We copy edit to AVOID snagging a reader's attention, but the whole purpose of line editing is to elevate the reading experience.

And that does mean calling attention to specific words and phrases. There is some crossover between the two, and it mostly falls in the area of repetition, specifically of words and phrases. But all the revisions you make in line editing should:

  • enhance your personal writing style,
  • build an immersive story world that readers can sink into,
  • and establish a sense of trust that you (the author) understand what they (the reader) need on an emotional level.

If that sounds deep, it is.

And that establishment of trust is why learning how to line edit quickly and efficiently is so essential, but also so difficult.

The Elev8 technique walks you through eight distinctive stages that will help you transform your rambling, drafty words into concise, compelling prose.

And here are those eight stages. Earlier, we talked about the six biggest mistakes that I look for when I line edit a scene. Those are stages 2-7 on the Elev8 list. All we need to do to round out the full technique is a place to start and a way to wrap it up.

So in Stage 1, we'll prep our scene by highlighting all the words and phrases that stand out in our initial readthrough.

Then we'll work through each of the six types of common mistakes, and I'll show you examples of revisions in each stage.

And finally, we'll finish up our line edit with a sanity pass to clean up any errors we introduced in the previous editing steps. And you can download my fully edited example scene for a whole new perspective on what decisions to make while line editing and why.

Learn the Elev8 Line Editing Technique and practice on one of your own scenes.

Learn to line edit like a pro

How it Works

Step 1

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Step 2

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Step 3

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Step 4

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Notepad with Daily Goals (Learn to Line Edit: A free video training by Sue Brown-Moore)
Why Line Editing matters

The reward a reader gets out of reading a sentence must be greater than the effort they put in to read it.

Poorly constructed prose can lead to DNFs (Did Not Finish reviews) and disappointing book sales.  

If you want to keep readers engaged in your story, you must keep your words and phrases simple

But "simple" doesn't have to mean "boring".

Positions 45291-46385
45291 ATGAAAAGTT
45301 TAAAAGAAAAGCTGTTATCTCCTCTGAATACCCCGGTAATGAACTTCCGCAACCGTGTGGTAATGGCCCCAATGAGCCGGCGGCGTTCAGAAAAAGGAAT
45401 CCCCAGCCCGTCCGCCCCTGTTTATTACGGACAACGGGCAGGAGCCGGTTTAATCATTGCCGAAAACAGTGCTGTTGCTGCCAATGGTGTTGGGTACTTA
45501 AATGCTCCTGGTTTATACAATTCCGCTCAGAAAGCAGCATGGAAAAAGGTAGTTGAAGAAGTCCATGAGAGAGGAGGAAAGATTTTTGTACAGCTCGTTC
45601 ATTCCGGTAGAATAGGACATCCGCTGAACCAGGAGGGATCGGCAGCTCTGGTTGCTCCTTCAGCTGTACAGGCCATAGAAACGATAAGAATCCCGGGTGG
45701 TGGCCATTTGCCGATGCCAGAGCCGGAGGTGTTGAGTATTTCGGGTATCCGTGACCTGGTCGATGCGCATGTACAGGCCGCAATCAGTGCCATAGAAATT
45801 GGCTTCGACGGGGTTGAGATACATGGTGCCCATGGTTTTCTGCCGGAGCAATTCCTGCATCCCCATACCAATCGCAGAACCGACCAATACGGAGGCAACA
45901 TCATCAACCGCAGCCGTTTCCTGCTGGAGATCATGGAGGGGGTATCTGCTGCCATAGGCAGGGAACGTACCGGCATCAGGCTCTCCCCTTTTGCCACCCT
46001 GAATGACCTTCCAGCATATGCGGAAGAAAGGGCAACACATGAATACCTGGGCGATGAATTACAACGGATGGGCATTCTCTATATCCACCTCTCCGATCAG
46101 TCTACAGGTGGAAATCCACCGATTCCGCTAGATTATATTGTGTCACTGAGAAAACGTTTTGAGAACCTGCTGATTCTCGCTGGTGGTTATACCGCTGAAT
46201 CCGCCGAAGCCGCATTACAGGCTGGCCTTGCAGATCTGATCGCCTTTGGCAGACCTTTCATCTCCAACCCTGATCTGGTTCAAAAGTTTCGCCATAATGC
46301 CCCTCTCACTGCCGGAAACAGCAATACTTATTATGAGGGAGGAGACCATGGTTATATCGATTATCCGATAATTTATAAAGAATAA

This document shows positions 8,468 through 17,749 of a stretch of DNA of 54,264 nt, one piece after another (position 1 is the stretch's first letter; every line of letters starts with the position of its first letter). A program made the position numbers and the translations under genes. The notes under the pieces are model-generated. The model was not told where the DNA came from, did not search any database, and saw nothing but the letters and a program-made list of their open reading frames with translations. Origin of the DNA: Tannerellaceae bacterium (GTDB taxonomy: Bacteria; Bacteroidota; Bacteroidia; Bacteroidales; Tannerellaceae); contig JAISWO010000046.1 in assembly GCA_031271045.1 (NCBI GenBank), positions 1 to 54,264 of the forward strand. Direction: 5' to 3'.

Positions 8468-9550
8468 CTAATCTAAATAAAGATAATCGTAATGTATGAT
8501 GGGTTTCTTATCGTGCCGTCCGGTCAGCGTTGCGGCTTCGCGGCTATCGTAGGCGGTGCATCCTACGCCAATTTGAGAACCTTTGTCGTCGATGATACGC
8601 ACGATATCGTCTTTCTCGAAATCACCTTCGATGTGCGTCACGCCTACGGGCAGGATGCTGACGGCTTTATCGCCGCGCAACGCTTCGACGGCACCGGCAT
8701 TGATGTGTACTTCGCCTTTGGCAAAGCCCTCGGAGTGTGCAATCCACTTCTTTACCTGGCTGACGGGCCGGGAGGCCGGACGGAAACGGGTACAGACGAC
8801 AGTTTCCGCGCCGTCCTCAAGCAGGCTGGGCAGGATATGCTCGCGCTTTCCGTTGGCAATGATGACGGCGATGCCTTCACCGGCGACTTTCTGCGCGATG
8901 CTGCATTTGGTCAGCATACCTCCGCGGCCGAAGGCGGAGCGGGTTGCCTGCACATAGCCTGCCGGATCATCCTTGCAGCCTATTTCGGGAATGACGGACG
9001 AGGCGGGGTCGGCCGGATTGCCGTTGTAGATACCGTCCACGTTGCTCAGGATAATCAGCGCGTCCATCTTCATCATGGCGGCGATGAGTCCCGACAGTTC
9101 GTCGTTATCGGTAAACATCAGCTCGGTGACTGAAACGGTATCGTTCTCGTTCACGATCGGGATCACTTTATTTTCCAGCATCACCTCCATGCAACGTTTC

The Elev8 Technique will step you through how to line edit strategically without sacrificing your style.

How it's different from Copyediting

Many writers confuse line editing and copyediting. So what's the difference? 

And how do you know what to edit when?

Learn the purpose for each type of editing in this free training video. 

And find out whether you should combine them into a single editing phase or invest in separate, dedicated editing passes.

The Elev8 Technique demystifies what decisions you need to make when.

Different colors of notebooks (Learn to Line Edit: A free video training by Sue Brown-Moore)
Woman writing in a journal (Learn to Line Edit: A free video training by Sue Brown-Moore)
The technique that will elevate your prose

I developed the Elev8 Technique to make my job as a professional editor easier because I need to be able to make quick decisions without second-guessing my edits.

Being able to make your edits with confidence will save you hours on even a single manuscript. And that's a skill every writer should know.

So I'm sharing the framework of my Elev8 Technique and everything you need to know to get started line editing your own work.

Stop agonizing over insignificant choices and learn to line edit with purpose.

Learn to transform your rambling, drafty words

into concise, compelling prose.

Don't skip free this training if you...

  • Are unsure of the difference between line and copy editing (or)
  • Use the terms "line editing" and "copy editing" interchangeably
  • Spend more than 30 seconds agonizing over a word or punctuation change
  • Want to learn line editing but worry it's too complicated
  • Want to develop a stronger writing voice but don't know how
  • Want to build a compelling author brand that keeps readers coming back
  • Have a packed schedule and can't afford to sit at your computer for a lengthy, droning session 

[This training] gives me 

a feeling of control.

~ author Laura Russell

Intro to Line Editing: Free video training (watch on a laptop)